Currently, I am experiencing a downshift in my mood, which has me craving cigarettes again, which shows me that I really use them as a coping mechanism when my moods are unstable. I didn’t realize the connection to my mood instability and my cravings until I just wrote that last sentence, which goes to show you how beneficial and insightful journaling can be! Like I say, “Write into the light!”

I am sure I am not the only one who uses unhealthy coping mechanisms when their moods are haywire. On the upside, I use a lot of healthy ones as well, such as getting proper rest, talking with others, asking for help, exercising, taking my meds regularly and on time, keeping up on self-care and household routines, and improving my spiritual life. Are there any others that you can suggest? Two more that I can think of are eating healthier and participating in leisure activities or creative hobbies on a more regular basis, which includes this blog.

In an effort to do the latter, I have decided to not go back to bed after the kids go to school and sleep half the day away everyday. To help boost my energy levels, I have started using my light therapy box again for the first time all year.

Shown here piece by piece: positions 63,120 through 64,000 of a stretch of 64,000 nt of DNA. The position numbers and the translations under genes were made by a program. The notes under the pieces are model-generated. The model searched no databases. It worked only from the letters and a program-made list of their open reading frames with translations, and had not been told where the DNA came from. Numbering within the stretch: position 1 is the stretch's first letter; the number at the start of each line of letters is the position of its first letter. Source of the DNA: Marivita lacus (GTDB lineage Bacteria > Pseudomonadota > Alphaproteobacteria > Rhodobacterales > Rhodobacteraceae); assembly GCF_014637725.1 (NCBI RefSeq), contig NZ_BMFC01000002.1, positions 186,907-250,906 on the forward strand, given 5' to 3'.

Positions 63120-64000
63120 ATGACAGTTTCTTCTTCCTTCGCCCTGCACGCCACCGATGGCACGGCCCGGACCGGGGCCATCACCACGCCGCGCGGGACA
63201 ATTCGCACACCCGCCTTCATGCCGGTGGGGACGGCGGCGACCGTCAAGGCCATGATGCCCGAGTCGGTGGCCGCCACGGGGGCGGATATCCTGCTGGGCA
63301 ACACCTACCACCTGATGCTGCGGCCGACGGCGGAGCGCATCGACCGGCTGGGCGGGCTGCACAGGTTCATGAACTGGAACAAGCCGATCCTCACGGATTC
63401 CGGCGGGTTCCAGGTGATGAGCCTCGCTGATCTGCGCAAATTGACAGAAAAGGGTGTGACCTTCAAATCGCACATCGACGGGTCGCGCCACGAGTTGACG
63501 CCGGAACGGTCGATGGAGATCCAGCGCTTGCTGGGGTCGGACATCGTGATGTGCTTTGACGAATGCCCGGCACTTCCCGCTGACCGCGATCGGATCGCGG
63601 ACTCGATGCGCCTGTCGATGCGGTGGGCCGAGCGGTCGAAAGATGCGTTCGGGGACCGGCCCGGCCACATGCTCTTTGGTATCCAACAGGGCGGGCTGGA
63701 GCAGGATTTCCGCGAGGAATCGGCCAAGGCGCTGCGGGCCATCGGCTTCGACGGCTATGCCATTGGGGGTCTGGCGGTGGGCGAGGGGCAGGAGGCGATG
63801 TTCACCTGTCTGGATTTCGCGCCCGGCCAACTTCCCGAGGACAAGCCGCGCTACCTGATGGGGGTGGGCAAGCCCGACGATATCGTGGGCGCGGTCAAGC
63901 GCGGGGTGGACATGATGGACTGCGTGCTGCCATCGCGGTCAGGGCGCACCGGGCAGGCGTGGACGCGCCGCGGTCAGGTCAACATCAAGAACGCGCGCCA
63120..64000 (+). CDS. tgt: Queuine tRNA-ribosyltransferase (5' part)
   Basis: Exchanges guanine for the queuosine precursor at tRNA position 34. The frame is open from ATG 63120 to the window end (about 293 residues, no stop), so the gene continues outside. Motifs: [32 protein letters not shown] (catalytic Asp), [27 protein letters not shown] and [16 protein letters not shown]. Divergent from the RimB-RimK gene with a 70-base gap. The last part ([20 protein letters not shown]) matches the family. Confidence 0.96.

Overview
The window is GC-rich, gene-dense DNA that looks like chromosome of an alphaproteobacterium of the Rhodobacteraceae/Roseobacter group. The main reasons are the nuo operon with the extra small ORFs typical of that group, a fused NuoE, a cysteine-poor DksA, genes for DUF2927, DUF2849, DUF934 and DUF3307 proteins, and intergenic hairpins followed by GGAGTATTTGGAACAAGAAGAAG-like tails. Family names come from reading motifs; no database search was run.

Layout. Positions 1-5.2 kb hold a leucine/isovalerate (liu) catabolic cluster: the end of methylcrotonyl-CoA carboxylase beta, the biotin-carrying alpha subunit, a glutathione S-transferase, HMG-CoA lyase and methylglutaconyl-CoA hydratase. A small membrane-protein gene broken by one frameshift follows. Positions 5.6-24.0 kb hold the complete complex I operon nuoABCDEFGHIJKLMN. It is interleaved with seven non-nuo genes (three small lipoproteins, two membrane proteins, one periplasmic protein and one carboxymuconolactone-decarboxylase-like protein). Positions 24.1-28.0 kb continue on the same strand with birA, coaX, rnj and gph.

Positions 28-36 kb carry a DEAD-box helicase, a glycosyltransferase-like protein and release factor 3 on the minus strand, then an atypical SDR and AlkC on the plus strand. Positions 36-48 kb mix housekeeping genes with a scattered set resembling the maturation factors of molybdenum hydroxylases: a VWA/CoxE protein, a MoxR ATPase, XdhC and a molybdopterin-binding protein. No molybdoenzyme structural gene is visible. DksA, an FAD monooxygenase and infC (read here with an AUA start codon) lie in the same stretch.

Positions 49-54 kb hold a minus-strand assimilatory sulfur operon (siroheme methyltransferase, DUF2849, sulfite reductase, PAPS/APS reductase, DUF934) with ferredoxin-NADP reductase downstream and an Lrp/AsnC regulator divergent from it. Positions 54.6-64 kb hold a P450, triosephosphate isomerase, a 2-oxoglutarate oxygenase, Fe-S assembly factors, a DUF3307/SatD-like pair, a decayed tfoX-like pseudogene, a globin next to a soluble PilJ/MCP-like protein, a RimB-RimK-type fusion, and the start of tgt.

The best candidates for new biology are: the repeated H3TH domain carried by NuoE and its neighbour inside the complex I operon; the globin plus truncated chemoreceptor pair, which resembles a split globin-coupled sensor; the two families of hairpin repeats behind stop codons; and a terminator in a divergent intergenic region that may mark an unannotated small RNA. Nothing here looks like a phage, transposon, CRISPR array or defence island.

For years, I used it everyday, even through the summer months. So, when I no longer needed it last winter I was thrilled, thinking on some level, “I’m partially cured!” Dragging it out again this week was disheartening because it reminded me that there is no cure for mental illness. It is chronic and, more often than not, its symptoms are recurring. However, having the tools to deal with them can make all the difference in the world.

I’m sitting in front of my light box as I write this post, and I am awake, feeling good, productive and motivated for the first time all week. That’s something, and I’ll take it!

Book Review of An Unquiet Mind

an unquiet mind